View Full Version : How would you shoot this sequence?

12-26-2005, 03:24 PM
I'm looking to shoot the following scene:
Person is sleeping on bed, very close up shot of only his eyes. Then his eyes open up, and the camera slowly zooms out and begins to show his surroundings, where he is laying down, bed, then further surroundings. Yes, like the opening shot for Lost's first season pilot. I tried to shoot this just holding the camera, but it comes out way too shaky. My tripod doesn't work either for such a vertical shot..... any ideias to make it steady?

12-26-2005, 04:16 PM
Built a rig near the ceiling over the bed, a frame of 2x4s or whatever, then use the remote control to start the camera and do the zoom.

You'll have to set the focus beforehand, of course. And use as much light as needed to close down the iris so you don't have to worry about focus as much.

Probably best to run a cable to an external monitor, too. Saves trial and error time. :)

(Don't remember the opening of Lost, so that might not be what you mean....)

Nathan Buxton
12-26-2005, 04:21 PM
A ladder, and a cheap phtoography tripod where you can remove the head and angle it 90 degrees. tape the tripod to the ladder with the tripod's legs together (thus giving you reach with the tripod for widest possible without the ladder in frame.

Michael Wisniewski
12-26-2005, 04:30 PM
Or you can forget the zoom, and do a crane up movement, manually, with your tripod.

Hold the tripod/camera over your actor's head like a large axe, with the camera as the axe head, and the tripod as the axe handle. Then just pull the whole thing up to do the reveal.

Plus you can keep your camera on wide, so there'll be less shakiness. Even better if you use a wide angle lens.

12-27-2005, 07:08 PM
Thanx, that's a lot of help and ideias. I'm going to try either getting a small step ladder or do the horizontal tripod thing. How would you do this shot if you were outside??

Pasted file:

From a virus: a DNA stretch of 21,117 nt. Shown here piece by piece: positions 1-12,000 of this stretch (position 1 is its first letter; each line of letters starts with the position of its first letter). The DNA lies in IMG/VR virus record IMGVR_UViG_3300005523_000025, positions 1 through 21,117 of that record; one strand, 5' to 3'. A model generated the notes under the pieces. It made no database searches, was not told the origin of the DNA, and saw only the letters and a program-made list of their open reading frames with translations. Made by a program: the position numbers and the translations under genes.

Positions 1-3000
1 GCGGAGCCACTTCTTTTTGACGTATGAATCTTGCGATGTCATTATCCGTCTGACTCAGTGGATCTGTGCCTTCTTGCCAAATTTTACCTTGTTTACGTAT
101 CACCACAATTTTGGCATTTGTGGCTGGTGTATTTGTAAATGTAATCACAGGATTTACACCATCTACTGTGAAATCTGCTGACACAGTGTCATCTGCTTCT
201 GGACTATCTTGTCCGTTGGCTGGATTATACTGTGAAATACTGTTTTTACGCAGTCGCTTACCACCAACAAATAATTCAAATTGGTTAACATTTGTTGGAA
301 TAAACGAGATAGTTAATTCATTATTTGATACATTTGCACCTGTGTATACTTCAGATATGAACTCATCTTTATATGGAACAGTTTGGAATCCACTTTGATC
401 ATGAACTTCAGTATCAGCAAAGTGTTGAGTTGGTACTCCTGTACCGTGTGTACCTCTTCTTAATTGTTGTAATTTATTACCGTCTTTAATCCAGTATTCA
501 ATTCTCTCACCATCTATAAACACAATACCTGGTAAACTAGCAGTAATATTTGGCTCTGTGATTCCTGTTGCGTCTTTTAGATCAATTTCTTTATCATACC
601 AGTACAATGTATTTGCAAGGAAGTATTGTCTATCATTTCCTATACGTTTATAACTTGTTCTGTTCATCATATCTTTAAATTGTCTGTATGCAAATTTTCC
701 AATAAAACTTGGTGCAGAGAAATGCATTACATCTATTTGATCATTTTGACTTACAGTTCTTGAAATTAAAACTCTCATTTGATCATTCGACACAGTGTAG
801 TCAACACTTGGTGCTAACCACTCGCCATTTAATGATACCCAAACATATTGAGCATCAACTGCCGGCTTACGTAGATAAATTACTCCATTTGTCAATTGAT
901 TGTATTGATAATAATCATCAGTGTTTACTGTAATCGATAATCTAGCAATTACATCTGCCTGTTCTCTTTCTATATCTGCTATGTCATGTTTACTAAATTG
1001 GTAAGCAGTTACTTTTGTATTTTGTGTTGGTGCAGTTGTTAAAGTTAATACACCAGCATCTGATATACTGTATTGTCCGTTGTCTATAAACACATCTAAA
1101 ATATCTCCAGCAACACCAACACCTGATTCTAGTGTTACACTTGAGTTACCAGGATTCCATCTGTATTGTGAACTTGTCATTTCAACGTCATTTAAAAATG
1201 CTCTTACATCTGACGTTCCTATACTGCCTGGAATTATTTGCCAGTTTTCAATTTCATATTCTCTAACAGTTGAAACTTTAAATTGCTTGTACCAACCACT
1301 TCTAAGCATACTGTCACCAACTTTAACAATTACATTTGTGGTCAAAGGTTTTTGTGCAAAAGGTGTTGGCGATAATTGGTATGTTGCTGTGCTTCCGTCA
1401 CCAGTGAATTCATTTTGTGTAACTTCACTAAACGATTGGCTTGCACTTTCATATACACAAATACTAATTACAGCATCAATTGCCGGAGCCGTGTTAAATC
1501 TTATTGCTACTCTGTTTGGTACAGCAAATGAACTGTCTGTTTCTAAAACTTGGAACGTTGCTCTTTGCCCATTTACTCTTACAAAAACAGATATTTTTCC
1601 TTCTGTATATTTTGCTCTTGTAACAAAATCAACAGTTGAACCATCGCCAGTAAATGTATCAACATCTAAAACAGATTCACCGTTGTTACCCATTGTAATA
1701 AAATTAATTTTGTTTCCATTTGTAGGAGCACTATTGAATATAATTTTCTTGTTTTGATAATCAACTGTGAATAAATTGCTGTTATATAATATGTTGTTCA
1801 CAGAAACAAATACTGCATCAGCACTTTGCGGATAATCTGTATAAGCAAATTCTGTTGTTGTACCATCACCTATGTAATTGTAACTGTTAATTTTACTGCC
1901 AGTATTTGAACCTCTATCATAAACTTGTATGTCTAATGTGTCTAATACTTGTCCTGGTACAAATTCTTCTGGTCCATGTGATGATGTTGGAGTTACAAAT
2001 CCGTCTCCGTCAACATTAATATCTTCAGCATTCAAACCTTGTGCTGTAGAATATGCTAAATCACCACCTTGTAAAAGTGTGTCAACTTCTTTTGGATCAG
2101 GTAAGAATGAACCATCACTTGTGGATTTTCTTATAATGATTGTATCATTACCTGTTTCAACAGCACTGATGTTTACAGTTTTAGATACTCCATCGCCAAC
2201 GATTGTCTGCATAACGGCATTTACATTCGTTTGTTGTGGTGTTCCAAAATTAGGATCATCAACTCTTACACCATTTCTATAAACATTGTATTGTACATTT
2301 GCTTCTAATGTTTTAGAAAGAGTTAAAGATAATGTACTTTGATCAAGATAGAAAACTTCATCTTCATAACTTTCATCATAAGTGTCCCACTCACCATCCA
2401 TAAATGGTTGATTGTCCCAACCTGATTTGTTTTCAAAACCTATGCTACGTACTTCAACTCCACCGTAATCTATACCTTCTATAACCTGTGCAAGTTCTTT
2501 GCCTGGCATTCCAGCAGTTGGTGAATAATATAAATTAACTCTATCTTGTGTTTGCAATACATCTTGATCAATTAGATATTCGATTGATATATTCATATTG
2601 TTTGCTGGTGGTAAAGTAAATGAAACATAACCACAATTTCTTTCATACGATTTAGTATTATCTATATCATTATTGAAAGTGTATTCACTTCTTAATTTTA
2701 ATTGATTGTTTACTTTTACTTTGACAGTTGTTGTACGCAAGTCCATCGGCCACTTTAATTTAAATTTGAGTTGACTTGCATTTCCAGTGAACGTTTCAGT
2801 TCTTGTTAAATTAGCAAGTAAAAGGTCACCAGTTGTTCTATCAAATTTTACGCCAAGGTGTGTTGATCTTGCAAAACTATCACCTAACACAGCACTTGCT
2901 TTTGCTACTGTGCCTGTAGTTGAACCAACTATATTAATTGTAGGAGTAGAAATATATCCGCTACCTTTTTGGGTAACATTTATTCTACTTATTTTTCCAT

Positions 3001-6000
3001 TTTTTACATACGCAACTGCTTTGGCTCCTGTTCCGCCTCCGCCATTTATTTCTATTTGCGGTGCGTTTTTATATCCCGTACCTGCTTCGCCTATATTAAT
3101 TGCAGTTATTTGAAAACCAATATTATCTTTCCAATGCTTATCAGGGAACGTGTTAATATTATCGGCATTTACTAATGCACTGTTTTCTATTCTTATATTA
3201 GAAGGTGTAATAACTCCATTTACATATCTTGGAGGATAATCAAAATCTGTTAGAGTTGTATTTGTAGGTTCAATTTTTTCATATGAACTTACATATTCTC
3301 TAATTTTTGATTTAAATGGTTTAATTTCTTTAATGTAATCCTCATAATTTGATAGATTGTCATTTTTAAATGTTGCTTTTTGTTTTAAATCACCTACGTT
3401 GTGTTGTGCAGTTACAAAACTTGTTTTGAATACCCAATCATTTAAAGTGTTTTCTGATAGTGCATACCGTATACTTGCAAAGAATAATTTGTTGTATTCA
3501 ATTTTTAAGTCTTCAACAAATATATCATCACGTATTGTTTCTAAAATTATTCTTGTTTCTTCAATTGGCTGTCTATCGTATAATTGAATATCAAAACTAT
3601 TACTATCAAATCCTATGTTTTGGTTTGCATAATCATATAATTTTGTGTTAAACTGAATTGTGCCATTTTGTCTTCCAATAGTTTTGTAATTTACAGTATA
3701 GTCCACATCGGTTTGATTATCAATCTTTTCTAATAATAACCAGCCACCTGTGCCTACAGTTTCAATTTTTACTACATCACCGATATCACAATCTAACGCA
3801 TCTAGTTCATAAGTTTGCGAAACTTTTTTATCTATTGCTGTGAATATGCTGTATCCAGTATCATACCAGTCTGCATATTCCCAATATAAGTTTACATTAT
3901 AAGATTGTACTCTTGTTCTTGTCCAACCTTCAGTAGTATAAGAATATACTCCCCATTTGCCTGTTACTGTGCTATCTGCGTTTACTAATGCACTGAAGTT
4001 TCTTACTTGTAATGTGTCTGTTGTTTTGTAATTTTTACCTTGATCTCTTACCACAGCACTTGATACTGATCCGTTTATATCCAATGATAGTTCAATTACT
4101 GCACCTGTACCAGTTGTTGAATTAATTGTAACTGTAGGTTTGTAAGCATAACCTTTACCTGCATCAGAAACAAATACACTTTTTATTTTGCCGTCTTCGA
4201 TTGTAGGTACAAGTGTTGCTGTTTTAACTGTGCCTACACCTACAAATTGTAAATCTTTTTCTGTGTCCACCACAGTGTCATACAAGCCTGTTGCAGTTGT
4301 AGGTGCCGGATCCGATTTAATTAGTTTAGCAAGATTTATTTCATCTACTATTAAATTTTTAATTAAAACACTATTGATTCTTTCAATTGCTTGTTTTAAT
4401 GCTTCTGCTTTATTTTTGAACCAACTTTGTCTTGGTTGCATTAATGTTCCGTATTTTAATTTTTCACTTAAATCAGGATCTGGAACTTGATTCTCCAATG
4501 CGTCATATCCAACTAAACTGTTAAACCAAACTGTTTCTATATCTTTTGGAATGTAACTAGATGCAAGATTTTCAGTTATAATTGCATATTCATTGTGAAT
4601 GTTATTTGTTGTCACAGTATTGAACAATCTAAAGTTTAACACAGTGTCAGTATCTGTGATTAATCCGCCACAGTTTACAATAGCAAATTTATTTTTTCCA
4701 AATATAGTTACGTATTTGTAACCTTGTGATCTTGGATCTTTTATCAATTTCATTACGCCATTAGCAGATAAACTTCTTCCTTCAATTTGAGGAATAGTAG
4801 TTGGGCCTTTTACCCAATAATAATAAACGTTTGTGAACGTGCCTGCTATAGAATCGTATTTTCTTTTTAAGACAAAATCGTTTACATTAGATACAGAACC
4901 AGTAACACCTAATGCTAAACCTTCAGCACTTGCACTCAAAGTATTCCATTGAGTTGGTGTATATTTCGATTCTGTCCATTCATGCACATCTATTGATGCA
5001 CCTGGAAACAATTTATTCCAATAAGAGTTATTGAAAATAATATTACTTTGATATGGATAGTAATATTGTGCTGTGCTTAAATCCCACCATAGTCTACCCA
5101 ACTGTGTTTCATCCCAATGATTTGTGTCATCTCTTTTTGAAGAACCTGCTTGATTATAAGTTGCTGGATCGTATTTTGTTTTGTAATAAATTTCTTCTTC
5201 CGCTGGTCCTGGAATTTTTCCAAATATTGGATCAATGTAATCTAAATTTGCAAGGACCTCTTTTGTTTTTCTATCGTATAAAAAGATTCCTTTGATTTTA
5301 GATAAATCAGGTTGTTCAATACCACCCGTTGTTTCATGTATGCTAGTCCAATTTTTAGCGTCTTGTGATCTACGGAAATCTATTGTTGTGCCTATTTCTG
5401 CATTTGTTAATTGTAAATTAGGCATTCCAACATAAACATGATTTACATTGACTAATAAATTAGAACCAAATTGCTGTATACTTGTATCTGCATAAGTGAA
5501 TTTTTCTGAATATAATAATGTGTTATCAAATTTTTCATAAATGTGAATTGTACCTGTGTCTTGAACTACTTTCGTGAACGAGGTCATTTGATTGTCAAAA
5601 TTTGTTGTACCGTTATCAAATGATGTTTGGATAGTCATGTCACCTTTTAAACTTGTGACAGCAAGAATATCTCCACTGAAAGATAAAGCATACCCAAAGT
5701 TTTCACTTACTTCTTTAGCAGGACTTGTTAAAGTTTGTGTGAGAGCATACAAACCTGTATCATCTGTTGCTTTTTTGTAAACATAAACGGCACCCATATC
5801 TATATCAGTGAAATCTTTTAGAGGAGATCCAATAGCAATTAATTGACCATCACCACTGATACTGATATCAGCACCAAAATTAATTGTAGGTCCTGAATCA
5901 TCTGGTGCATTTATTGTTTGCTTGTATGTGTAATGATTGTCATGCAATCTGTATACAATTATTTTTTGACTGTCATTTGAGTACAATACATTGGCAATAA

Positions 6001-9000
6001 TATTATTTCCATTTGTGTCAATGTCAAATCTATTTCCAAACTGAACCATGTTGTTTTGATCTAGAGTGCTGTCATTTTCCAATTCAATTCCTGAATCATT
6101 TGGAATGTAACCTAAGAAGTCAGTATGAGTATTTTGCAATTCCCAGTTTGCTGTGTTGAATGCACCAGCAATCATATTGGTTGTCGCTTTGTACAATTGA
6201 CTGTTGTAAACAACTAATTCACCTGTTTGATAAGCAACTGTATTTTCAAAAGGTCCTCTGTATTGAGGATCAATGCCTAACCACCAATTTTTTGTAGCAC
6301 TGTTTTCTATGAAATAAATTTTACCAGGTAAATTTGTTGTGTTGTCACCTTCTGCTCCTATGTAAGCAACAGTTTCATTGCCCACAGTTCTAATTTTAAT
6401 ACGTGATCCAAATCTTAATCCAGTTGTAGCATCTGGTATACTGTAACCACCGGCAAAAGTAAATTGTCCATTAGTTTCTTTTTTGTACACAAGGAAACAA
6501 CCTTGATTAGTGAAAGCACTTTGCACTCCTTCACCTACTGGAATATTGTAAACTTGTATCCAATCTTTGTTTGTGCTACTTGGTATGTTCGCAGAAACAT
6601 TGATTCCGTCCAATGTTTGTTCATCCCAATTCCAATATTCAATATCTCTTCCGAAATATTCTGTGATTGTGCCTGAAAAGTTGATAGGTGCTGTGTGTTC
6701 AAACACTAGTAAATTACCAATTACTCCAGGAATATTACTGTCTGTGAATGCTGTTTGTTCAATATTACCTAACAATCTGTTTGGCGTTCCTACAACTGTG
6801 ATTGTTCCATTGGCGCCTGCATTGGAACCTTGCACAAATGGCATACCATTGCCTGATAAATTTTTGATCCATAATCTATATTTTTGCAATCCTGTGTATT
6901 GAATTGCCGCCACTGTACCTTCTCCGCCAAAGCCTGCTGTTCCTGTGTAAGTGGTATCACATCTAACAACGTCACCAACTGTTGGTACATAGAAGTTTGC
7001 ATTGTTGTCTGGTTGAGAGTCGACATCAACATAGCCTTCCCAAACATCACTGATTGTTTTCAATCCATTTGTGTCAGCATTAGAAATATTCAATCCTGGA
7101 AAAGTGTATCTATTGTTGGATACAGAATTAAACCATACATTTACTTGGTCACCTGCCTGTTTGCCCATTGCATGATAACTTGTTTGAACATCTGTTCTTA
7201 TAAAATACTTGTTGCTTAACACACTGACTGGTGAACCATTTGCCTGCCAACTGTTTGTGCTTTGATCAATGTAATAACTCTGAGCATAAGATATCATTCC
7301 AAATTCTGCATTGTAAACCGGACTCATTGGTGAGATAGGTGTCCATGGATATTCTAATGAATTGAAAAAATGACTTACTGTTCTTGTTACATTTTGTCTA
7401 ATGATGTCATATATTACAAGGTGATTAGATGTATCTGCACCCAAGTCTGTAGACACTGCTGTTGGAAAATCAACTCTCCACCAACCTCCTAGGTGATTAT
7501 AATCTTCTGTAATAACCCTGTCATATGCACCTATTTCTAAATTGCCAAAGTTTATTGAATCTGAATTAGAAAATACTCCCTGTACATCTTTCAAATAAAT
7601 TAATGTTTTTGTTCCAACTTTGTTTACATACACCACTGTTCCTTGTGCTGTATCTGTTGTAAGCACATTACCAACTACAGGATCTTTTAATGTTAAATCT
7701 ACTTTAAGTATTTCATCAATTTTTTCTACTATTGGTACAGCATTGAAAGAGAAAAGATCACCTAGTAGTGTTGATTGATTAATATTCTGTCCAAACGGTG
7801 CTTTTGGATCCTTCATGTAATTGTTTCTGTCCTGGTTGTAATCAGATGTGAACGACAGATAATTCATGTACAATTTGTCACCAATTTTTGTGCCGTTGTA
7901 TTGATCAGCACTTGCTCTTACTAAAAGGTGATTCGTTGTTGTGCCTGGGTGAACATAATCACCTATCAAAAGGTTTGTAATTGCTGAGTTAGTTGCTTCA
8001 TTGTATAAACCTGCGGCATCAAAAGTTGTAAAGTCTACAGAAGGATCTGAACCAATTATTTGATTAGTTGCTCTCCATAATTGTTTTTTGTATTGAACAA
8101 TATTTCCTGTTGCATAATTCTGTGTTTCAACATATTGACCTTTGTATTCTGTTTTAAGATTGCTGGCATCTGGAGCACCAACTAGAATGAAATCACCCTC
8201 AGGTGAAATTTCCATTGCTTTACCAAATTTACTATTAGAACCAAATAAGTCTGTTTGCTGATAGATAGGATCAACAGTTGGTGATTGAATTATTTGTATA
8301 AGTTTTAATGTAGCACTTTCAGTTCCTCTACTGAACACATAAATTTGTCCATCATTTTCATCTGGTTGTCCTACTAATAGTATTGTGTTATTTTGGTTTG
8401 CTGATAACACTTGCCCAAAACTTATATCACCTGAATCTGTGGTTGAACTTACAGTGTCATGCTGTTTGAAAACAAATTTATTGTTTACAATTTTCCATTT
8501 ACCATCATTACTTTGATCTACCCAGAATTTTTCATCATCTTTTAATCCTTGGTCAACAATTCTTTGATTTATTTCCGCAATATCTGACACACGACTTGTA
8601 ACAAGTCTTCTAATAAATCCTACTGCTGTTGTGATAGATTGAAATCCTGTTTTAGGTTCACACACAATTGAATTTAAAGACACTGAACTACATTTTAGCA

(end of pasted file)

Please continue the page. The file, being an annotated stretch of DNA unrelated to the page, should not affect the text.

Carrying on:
01-06-2006, 01:00 AM
the shot you are describing would be a boom up on a crane, not a zoom. The optics are different. Remember, humans can walk backwards, but the human eye cannot zoom out. So a zoom is unnatural to a human. Thus in this day and age they are very rarely used in traditional narrative.

For the bed shot, if you can't get a dolly with a jib arm, I would go so far as to recommend doing some tricks. Like standing the matress up against a wall, taping the sheet, and having the actor stand, pretending to be asleep. Then you can get a wheelchair or skateboard and stand on it with a monopod or something, have a friend pull you back, and get the shot.

Or, I once shot pointing down at a bed by rivoting a hook into my ceiling, tying some rope to my camera, and looping it over the hook. Then you could pull back on the rope and the camera would come up. You'de need to pump the feed out to a monitor so you can see what you are doing, and make sure your ceiling is strong enough to manage the weight.

Another option. Find a film rental facility in your area. Rent a few C-sands, they should only be about 5 bucks a day. You could rig some c-stand to mount your camera on them pointing down, then raise them up while recording.

The only thing is, I doubt you'll have a wide enough lens on your camera to get all that much, even if the camera is all the way up on the top of your ceiling, unless you have a lofted high ceiling where you are shooting.



01-06-2006, 02:42 PM
Thanks Zoo! The mattress up against the wall is very original, a fantastic ideia! I have already shot the outside scene, but that's what I'll be doing for the inside one. Thanks man!! peace